Poor, rich are biggest winners in tax plan
President Reagan's tax plan is designed to attract wide public and political support. Yet among individual taxpayers there will be clear losers as well as winners, if the reform plan clears Congress.Skip to next paragraph
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The plan would cut taxes for 3 out of 5 American families. Bigger tax bills would go to 1 out of 5 households, while the remaining one-fifth of American families would owe the same amount to Uncle Sam.
But everyone would not share equally in the reductions.
The biggest tax cuts, on a percentage basis, go to low- and highest-income families. Middle- and upper-income families, with incomes from $20,000 to $200,000, get the smallest tax cuts, even though their political support for the program will be essential.
The tax cuts for individuals would be financed by increasing the tax bite on business. To trim overall individual tax payments in fiscal 1990 by 5 percent, the President's plan would raise corporate taxes that year by 23 percent compared with the current tax law.
Overall the program is designed to produce as much revenue for the Treasury as the current tax code. But Treasury estimates show that as the plan is phased in, it will bring in $1 billion to $7 billion less than the current code between fiscal 1988 and 1990.
Mr. Reagan unveiled the program in a televised address Tuesday evening. In a 461-page book issued Wednesday spelling out program details, he described his reform effort as a ``historic challenge: to change our present tax system into a model of fairness, simplicity, efficiency, and compassion, to remove the obstacles to growth, and unlock the door to a future of unparalleled innovation and achievement.''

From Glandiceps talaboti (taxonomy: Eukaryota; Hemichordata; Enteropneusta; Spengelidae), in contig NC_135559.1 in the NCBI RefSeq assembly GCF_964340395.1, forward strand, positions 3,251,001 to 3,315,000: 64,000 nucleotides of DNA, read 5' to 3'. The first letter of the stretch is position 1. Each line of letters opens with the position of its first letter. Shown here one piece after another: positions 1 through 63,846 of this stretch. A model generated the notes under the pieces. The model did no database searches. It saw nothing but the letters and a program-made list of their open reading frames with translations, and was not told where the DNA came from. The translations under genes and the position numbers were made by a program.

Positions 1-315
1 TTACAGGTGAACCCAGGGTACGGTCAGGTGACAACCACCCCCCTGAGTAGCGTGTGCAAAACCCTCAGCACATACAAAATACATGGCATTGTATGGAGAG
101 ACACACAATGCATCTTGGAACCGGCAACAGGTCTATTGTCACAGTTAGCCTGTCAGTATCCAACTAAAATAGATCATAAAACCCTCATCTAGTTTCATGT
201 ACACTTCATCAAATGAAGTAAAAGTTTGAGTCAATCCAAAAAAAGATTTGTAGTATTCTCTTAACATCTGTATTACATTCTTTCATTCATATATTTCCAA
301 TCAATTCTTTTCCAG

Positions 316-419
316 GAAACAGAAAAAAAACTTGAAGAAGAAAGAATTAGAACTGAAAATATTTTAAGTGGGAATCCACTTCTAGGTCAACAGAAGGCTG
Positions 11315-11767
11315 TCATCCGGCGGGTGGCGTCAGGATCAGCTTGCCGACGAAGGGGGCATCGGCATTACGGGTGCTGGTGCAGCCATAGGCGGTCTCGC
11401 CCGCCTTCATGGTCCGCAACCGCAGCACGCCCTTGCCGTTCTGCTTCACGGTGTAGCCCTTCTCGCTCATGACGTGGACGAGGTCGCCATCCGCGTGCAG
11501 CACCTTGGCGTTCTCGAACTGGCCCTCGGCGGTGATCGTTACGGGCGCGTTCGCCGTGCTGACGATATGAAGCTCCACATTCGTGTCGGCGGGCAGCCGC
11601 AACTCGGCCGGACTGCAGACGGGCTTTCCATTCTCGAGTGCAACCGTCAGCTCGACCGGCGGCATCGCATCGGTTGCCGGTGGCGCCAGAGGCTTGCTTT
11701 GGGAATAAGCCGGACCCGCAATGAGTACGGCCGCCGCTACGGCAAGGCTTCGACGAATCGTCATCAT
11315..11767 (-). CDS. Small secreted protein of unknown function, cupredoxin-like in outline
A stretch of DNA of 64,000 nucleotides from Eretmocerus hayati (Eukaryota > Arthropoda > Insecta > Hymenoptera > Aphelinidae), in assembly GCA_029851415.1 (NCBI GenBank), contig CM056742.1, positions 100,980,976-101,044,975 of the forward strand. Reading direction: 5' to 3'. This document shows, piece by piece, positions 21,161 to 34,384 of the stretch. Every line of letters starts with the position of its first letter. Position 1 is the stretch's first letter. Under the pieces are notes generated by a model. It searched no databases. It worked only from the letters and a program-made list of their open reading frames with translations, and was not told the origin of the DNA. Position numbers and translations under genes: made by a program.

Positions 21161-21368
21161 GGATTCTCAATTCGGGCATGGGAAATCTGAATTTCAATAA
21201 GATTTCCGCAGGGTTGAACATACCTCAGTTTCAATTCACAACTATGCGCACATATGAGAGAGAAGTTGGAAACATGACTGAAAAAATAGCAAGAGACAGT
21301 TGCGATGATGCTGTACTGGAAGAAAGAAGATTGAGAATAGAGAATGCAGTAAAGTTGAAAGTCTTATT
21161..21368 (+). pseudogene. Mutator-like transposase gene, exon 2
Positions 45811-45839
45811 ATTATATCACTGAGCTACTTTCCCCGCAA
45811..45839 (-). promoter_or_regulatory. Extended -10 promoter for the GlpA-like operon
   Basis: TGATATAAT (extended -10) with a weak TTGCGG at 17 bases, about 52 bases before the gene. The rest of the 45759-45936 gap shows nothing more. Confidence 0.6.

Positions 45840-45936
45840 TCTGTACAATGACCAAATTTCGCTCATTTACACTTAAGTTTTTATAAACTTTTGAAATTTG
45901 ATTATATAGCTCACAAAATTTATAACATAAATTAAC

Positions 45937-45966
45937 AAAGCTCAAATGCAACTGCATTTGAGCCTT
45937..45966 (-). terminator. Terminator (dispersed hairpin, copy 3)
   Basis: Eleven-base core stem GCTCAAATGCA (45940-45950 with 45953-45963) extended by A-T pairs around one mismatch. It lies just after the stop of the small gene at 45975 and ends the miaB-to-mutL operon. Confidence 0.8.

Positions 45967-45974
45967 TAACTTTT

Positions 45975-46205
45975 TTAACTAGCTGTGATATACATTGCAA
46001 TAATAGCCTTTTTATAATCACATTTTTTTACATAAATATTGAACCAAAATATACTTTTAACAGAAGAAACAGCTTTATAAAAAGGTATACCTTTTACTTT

To meet those goals, the administration has proposed what Treasury Secretary James A. Baker III calls the most comprehensive tax-reform effort ever undertaken. The sweeping changes will affect the finances of virtually every individual and family.
Tax experts say Reagan has hit a double, but not a home run, in the reform program he is sending to Congress.
The package backs away from some of the more controversial provisions of the draft tax-reform plan the Treasury Department issued last November.
Among other things, the revised plan retains tax breaks for the oil industry, charities, and employee benefits, while sweetening the already favorable treatment of capital gains on the sale of stocks and bonds.
``I am quite positive about it,'' says Alice M. Rivlin, director of economic studies at the Brookings Institution and former director of the Congressional Budget Office. ``It could have gone further, but it is a big plus to have gone as far as it went.''
The plan takes a big step toward simplification and toward lowering rates and broadening the base of income subject to taxation, she says.
The White House says it is ``reasonable to expect improved economic performance as a result of the President's tax proposals.''
The White House says that with his tax plan in effect, real economic output would be at least 1.5 percent higher in 1995 than under current law.